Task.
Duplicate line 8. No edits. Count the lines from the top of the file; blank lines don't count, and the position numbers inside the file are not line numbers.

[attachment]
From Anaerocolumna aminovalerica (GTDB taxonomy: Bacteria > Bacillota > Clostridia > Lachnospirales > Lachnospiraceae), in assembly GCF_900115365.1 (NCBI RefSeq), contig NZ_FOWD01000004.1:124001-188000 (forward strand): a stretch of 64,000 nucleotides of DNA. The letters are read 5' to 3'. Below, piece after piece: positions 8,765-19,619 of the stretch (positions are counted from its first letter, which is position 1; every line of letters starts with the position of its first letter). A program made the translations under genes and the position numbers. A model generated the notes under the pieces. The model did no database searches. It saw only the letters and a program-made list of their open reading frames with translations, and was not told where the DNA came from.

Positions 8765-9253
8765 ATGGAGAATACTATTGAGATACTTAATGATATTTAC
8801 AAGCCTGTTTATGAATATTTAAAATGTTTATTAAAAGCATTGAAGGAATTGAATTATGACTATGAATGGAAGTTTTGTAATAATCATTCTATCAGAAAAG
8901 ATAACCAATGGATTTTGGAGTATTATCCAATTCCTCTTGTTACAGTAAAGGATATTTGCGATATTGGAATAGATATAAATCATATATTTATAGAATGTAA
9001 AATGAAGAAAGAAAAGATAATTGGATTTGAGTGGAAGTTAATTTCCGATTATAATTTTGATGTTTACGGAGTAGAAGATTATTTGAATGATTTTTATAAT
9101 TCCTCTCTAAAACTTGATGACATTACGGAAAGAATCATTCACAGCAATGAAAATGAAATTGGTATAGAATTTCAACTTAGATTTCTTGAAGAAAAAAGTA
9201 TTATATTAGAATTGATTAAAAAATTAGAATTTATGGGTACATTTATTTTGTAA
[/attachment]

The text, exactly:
9201 TTATATTAGAATTGATTAAAAAATTAGAATTTATGGGTACATTTATTTTGTAA